Mentored a team of 7 junior analysts, fostering their professional growth and increasing the team’s productivity by 25% within 6 months of their onboarding.
MBA Resume Education Section
By definition, an MBA stands for Master of Business Administration. In addition to adding your graduate-level degree to the education section of your resume, you should also include the name of the university and your years of attendance. Here’s what that looks like in practice:
Master of Business Administration
University of Pittsburgh, Pittsburgh, PA
If you’re an entry-level candidate, you can make this section more prominent by adding your undergraduate degree in reverse chronological order. Moreover, you can add a bullet list with notable achievements under each degree. These can include everything from a high GPA to relevant courses, university projects, and studies abroad.
Pro tip: If you’re still studying while applying for a job, you can place “expected” next to a graduation year or swap it for “current.”
MBA Resume Skills
As an MBA, you likely have a vast collection of different skills. However, you shouldn’t overcrowd your resume with every ability you can think of.
The key to getting your MBA resume skills section right is listing those abilities that are relevant to the position that you’re going for. The easiest way to find out what those are is to research the company and read the job ad.
In addition to being relevant, you also want to provide proof of your competence. To do that, simply mention applicable skills next to relevant achievements in your work experience and summary sections.
Some of the hard skills you can add to your MBA resume include:
Some of the soft skills that recruiters generally look for in this type of resume are:
MBA Resume Optional Sections
Let’s see how you can get ahead of the competition by including additional valuable information in optional sections.
Awards & Certifications
Mentioning some awards and certifications in your MBA resume is a great way to validate your skills, expertise, and accomplishments. They act as tangible evidence of your dedication and commitment to excel in the field. However, just like with the rest of your resume, it’s crucial to list those that are relevant to the job position you’re applying for.
Listing projects on your MBA resume helps you demonstrate how you put your theoretical knowledge to practical use. This section is particularly important for entry-level candidates, who generally lack professional experience. It allows them to show that they have hands-on experience and can tackle real-world challenges.
Language skills are important for MBAs, as they contribute to their global business proficiency. They enable cross-cultural communication and give candidates the ability to work effectively in diverse environments.
Hobbies & Interests
The hobbies and interests section of your MBA resume gives recruiters insight into your personality, passion, and well-roundedness. It’s a hidden gem in the world of resume-building that can help you showcase your unique qualities. On top of that, it can provide some great conversation starters during interviews.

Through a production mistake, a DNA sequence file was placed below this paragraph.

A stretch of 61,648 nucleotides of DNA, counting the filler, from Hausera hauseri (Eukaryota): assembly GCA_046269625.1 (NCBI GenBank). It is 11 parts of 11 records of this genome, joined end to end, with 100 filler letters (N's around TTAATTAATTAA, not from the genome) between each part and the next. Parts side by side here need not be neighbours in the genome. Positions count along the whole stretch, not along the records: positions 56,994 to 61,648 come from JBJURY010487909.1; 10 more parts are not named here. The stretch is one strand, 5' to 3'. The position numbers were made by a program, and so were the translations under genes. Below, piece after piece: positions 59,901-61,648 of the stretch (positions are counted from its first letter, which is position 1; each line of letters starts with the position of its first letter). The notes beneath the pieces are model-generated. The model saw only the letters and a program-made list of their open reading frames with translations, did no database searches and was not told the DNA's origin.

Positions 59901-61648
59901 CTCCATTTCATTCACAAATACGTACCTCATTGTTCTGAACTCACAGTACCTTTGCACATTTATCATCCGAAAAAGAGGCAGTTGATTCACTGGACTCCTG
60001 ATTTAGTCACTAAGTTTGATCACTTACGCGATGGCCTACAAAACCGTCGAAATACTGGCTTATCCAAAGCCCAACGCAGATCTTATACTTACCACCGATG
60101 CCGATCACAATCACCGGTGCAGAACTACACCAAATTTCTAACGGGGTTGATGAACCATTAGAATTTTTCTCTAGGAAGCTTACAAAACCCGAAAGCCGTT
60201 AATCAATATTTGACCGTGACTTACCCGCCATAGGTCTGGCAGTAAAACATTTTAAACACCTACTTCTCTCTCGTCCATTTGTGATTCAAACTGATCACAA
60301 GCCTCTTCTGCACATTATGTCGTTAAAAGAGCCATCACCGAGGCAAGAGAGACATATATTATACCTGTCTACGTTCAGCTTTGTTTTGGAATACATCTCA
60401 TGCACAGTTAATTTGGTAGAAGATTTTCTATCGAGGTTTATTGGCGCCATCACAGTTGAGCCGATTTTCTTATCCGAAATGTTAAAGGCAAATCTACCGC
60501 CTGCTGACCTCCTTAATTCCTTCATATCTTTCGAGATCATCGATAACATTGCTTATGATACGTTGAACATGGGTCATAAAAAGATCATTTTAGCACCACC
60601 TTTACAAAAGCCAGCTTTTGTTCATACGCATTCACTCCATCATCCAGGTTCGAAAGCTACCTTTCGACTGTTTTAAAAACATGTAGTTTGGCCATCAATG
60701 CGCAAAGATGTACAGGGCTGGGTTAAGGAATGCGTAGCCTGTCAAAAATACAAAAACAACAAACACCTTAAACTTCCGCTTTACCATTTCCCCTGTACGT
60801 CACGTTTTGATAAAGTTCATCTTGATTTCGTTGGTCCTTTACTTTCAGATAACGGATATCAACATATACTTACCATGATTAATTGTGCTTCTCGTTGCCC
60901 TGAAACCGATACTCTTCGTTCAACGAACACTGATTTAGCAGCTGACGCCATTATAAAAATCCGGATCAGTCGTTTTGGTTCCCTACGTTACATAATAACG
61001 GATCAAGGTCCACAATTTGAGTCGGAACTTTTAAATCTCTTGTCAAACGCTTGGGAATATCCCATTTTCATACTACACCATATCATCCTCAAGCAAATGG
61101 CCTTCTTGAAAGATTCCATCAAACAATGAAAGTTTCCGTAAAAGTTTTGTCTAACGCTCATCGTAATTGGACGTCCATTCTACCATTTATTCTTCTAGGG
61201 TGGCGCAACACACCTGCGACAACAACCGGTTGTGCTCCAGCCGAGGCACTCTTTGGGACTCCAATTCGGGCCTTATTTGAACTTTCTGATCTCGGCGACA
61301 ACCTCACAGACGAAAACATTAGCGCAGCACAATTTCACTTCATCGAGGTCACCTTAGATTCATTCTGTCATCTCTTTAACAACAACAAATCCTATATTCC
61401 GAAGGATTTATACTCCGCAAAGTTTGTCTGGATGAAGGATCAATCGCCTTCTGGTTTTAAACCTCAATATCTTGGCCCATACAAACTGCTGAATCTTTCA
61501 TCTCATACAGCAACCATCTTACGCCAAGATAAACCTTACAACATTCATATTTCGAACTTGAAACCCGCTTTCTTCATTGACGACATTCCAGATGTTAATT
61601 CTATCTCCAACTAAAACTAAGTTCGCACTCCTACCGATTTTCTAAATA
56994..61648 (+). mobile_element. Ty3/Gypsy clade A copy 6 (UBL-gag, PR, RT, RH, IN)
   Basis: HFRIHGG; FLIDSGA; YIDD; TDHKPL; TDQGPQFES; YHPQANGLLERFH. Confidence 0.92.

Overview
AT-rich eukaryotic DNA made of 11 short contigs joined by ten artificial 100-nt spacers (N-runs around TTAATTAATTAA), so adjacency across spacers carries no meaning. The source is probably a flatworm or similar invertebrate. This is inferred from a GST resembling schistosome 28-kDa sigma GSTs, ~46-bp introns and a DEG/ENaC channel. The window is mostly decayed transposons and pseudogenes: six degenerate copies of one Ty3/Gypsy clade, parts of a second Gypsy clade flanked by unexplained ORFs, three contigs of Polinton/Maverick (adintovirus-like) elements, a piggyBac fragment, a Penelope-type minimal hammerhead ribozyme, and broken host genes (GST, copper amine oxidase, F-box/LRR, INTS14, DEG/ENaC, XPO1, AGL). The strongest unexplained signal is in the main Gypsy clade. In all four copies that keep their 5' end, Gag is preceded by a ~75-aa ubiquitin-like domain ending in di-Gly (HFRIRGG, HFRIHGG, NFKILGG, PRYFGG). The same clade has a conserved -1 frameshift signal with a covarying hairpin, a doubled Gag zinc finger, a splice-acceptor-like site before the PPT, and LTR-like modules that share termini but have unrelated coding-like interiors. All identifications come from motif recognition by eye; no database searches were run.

Should You Submit a Cover Letter With Your MBA Resume?
The demand for skilled MBAs is high, but there are many candidates, and the field is quite competitive. That’s why you want every opportunity to gain a competitive edge. One of the best ways to achieve that is with a tailored MBA cover letter that complements your MBA resume.
To get the most out of this document, make it one page long and explain what makes you the best person for the job in 250–400 words. Talk about relevant skills and achievements that didn’t fit your resume and give additional useful details to recruiters.
Expert Tips for Creating an MBA Resume
These expert tips will help you tweak your MBA resume to perfection:
You can make all links clickable in the contact information section of the soft copy of your MBA resume. That way, recruiters will be more likely to check out your LinkedIn profile and portfolio or contact you via email.
Send a PDF sample of your MBA resume to your friends or colleagues so they can help you proofread it. They might find areas for improvement or spot mistakes you might have overlooked.
Another reason to match your job title and skills to the requirements in the job ad is because of the ATS. They act as keywords the software recognizes and can help you pass the scan.
As you can see, crafting a job-winning MBA resume is a demanding endeavor that requires constant adaptation and refinement. After all, you use the same skills you use to navigate the ever-changing business landscape while writing this document.
While you work hard to showcase your skills and experience, don’t forget to be authentic. After all, in a world filled with competent professionals, it doesn’t hurt to have a little something extra that can act like a magnet and attract opportunities. May your resumes fascinate recruiters and your accomplishments inspire awe!